About this book
In the last few decades there has been an ever-increasing component in most BSc Zoology degree courses of cell biology, physiology and genetics, for spectacular developments have taken place in these fields. Some aspects of biotechnology are now also being included. In order to accommodate the new material, the old zoology courses were altered and the traditional two-year basis of systematics of the animal kingdom, comparative anatomy (and physiology) and evolution, was either severely trimmed or reduced and presented in an abridged form under another title. Soon after these course alterations came the swing to modular teaching in the form of a series of shorter, separate courses, some of which were optional. The entire BSc degree course took on a different appearance and several different basic themes became possible. One major result was that in the great majority of cases taxonomy and systematics were no longer taught and biology students graduated without this basic training. We field biologists did appreciate the rising interest in ecology and environ mental studies, but at the same time lamented the shortage of taxonomic skills, so that often field work was based on incorrect identifications. For years many of us with taxonomic inclinations have been bedevilled by the problem of teaching systematics to undergraduates. At a guess, maybe only 5% of students find systematics interesting. It is, however, the very basis of all studies in biology - the correct identification of the organism concerned and its relationships to others in the community.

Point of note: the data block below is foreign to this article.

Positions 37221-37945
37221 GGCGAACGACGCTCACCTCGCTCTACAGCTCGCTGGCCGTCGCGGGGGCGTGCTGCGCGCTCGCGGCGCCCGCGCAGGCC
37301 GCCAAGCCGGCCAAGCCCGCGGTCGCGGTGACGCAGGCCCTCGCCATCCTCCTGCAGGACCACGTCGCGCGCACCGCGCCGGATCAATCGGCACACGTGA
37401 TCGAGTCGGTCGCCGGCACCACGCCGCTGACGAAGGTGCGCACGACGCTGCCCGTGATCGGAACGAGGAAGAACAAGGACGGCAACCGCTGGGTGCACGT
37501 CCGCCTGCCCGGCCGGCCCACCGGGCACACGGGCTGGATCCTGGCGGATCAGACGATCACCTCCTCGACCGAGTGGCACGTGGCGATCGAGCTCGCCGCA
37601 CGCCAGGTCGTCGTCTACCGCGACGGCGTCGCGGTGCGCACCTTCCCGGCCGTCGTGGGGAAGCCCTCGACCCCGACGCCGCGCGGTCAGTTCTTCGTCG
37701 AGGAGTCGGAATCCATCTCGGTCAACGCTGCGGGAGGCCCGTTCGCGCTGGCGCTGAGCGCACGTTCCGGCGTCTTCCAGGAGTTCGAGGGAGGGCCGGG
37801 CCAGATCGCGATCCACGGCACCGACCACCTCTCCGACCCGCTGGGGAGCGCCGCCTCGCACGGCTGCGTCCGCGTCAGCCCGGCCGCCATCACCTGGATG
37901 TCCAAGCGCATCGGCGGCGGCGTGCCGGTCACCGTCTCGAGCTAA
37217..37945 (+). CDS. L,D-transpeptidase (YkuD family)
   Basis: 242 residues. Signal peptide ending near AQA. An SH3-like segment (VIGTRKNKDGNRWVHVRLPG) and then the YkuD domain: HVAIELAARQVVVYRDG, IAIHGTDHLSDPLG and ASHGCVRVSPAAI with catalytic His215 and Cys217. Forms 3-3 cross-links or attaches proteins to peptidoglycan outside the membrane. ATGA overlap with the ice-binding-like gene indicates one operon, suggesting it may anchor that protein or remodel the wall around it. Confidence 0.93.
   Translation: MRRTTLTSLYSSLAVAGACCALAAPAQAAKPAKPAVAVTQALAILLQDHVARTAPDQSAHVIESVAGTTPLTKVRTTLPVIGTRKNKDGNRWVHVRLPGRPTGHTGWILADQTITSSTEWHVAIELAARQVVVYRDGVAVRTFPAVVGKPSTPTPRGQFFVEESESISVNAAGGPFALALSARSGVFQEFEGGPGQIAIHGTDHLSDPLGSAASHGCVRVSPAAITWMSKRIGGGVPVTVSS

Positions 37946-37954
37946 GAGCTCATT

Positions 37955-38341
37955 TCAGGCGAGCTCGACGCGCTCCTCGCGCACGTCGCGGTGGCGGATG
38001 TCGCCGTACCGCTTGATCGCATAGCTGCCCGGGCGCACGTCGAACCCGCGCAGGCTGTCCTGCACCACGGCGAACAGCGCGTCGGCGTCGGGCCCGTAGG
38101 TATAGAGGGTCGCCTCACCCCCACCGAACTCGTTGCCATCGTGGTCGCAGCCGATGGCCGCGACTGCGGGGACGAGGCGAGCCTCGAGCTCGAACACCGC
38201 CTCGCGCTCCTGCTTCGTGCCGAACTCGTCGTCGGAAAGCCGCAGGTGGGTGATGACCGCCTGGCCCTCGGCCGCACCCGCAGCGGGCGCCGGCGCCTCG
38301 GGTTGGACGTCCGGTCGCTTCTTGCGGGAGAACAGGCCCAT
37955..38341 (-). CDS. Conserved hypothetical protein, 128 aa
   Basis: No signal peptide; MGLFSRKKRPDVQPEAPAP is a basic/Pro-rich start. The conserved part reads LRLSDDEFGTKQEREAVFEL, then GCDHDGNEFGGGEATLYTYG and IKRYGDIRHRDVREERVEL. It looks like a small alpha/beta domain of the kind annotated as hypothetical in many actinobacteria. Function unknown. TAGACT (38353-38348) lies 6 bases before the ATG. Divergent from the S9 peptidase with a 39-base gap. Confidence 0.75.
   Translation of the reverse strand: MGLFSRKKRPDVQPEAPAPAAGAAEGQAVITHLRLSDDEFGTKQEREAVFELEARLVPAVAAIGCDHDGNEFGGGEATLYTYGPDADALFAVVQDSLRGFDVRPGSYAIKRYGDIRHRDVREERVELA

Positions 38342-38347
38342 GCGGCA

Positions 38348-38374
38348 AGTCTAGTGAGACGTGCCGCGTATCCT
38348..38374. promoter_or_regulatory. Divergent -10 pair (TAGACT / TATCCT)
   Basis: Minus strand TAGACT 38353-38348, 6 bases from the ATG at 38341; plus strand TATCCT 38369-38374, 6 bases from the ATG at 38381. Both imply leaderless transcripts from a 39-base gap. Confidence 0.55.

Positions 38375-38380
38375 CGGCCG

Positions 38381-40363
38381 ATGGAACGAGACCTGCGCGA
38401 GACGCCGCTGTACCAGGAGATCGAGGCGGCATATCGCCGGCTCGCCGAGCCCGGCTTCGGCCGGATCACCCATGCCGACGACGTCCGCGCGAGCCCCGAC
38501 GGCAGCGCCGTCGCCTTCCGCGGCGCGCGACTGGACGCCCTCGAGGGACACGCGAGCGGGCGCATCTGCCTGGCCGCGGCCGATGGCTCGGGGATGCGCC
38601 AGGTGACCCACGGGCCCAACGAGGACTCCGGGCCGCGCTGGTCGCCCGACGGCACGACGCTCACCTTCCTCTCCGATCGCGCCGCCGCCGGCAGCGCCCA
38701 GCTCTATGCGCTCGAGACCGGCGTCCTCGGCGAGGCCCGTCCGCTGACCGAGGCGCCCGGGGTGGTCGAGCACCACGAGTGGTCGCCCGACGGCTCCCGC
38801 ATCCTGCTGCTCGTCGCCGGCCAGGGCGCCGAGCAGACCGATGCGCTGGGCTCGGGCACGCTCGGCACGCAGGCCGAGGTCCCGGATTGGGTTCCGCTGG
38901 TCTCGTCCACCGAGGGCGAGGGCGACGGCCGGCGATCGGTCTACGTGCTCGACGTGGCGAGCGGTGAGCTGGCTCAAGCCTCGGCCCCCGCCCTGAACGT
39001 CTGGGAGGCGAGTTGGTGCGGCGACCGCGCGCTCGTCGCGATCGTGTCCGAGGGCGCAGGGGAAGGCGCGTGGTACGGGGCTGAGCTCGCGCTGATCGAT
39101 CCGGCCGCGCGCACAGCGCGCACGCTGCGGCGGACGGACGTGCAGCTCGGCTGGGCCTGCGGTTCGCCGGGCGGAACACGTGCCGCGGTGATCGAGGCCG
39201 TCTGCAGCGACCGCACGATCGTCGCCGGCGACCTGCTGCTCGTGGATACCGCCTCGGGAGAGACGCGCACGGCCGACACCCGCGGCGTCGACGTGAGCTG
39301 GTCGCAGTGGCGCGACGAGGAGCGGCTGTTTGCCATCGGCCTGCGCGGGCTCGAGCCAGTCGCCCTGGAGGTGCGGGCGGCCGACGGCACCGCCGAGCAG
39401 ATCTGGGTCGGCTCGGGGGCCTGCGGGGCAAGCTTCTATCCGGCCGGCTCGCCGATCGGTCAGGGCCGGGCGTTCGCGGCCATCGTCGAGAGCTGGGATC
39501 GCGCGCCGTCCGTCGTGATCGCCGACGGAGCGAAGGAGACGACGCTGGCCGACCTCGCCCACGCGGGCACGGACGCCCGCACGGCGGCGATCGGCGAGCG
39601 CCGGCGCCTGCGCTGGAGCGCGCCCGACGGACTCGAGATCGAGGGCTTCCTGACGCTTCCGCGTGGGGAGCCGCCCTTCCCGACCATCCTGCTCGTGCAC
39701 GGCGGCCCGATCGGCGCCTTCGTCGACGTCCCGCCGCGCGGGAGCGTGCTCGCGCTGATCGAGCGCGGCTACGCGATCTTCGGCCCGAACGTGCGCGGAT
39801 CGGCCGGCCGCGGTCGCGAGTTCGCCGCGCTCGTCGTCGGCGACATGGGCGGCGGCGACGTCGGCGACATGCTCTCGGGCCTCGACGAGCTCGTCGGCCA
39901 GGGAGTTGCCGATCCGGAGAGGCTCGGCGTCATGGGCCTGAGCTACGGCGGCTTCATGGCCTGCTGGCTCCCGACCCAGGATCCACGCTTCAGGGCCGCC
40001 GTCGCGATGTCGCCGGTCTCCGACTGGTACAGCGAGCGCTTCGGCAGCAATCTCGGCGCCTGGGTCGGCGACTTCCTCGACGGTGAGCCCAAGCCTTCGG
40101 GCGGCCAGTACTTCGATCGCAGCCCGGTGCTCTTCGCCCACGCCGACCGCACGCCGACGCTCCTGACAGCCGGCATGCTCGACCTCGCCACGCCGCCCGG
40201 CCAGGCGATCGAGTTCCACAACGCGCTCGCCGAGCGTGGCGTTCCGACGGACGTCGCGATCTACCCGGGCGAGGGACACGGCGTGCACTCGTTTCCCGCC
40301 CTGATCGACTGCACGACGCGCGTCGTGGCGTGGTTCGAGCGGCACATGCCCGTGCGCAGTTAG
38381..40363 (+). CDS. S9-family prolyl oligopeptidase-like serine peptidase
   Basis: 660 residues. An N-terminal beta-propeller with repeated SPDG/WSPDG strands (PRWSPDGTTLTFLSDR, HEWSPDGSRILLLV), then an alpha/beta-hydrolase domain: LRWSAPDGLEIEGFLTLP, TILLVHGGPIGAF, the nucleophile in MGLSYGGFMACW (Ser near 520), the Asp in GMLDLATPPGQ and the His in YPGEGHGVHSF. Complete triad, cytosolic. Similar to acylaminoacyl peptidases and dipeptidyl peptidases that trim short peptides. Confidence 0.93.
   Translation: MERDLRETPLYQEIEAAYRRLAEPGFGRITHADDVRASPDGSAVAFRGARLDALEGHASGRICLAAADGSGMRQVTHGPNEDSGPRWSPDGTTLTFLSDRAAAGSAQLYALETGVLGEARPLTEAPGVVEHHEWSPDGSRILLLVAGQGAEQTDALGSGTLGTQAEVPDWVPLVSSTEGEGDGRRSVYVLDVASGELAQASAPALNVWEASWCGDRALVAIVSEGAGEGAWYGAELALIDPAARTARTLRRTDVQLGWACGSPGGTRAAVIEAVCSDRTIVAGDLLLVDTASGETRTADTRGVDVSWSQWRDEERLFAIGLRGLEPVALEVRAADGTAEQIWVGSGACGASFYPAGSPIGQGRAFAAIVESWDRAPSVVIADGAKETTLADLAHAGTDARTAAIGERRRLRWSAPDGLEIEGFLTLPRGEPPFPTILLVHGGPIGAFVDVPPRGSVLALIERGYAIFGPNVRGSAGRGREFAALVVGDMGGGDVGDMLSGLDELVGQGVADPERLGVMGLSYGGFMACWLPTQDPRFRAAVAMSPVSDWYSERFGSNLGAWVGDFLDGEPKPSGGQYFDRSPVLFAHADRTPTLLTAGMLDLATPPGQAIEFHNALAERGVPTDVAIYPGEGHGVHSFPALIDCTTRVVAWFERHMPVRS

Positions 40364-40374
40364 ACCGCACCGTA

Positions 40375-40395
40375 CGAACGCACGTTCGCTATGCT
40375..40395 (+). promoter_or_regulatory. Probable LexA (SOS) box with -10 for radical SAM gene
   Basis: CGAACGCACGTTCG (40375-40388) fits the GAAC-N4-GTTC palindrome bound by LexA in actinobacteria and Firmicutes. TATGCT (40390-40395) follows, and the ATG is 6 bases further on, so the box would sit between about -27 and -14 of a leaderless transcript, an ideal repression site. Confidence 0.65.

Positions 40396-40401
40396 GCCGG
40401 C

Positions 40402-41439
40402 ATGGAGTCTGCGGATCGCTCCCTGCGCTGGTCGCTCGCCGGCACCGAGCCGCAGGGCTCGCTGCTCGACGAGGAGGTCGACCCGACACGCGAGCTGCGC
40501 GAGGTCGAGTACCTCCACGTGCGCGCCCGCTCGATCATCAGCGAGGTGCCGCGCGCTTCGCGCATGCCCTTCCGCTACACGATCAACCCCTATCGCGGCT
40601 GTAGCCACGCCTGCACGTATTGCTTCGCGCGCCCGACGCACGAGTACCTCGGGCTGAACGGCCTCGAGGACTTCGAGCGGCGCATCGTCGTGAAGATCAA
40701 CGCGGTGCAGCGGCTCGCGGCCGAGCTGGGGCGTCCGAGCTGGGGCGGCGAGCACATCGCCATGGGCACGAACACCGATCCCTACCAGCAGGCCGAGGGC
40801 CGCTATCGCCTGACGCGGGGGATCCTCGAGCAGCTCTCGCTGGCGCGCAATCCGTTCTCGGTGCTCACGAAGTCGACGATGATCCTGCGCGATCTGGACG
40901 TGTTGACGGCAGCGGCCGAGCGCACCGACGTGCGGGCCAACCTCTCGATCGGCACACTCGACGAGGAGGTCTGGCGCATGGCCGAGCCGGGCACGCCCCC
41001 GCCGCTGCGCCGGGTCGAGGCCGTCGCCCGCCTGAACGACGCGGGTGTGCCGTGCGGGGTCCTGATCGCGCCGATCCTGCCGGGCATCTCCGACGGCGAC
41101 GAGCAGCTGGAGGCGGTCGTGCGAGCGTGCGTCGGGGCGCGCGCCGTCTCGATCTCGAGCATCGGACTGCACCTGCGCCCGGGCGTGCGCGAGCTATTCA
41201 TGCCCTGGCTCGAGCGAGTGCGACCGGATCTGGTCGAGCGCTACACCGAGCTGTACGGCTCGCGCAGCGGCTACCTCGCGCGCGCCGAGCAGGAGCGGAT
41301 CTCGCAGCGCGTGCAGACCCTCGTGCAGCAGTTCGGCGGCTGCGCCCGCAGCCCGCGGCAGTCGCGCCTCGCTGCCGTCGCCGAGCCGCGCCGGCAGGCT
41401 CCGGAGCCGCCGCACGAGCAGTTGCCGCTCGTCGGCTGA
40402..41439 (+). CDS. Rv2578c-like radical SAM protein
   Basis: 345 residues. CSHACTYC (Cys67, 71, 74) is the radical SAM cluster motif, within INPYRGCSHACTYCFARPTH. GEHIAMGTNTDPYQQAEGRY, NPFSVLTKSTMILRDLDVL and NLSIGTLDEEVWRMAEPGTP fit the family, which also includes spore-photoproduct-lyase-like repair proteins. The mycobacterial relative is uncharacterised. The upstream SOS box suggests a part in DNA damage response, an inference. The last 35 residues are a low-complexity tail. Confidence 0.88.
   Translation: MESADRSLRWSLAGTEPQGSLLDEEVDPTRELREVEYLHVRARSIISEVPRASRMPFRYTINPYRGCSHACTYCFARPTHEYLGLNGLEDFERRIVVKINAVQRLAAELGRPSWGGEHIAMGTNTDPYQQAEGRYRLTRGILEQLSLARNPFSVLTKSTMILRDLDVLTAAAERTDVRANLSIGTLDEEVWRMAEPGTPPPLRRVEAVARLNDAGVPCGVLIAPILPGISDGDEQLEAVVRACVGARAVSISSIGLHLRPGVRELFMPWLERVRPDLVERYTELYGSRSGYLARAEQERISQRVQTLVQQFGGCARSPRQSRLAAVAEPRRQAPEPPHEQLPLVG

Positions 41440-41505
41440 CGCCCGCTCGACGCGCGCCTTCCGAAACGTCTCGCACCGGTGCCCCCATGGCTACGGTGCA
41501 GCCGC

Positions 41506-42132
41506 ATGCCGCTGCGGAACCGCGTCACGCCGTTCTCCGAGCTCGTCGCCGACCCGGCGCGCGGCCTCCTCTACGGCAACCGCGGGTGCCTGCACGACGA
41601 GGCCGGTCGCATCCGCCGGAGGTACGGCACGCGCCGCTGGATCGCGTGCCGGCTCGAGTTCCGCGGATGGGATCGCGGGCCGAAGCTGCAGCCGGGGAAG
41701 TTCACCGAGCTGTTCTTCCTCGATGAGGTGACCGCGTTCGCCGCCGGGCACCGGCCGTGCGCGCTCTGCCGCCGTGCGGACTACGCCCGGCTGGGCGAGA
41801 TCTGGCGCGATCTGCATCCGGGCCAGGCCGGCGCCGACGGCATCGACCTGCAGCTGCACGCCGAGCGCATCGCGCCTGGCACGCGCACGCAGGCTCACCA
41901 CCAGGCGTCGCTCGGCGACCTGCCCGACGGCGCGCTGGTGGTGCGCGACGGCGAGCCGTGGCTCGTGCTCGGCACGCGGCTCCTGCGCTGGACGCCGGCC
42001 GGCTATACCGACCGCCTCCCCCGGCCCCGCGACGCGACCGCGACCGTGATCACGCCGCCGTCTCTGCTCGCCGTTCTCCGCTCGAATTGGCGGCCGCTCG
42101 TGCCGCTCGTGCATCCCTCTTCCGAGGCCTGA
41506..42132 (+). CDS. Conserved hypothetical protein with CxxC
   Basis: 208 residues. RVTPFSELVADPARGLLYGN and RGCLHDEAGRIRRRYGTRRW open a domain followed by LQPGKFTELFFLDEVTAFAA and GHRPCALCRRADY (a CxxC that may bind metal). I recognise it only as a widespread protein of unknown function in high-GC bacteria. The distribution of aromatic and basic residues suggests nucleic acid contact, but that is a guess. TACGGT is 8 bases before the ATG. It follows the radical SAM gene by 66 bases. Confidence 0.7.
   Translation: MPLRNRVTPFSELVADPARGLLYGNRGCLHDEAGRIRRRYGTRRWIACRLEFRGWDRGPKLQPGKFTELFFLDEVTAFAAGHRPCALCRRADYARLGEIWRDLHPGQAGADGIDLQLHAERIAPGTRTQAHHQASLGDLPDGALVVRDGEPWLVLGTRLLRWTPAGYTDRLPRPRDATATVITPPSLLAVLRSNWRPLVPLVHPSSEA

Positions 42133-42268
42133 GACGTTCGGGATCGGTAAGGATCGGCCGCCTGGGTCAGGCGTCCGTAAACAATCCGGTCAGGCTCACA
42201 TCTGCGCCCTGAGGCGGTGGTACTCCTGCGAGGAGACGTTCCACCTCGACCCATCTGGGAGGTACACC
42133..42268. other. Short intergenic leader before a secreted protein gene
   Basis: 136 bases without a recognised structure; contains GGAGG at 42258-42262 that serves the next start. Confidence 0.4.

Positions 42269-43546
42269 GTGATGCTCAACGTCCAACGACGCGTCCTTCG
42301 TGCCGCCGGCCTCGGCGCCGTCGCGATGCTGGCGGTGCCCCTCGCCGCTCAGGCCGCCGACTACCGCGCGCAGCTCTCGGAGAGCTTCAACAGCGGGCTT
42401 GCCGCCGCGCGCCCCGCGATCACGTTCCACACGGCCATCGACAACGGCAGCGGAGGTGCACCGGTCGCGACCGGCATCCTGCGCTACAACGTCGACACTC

biology entomology forest insect insects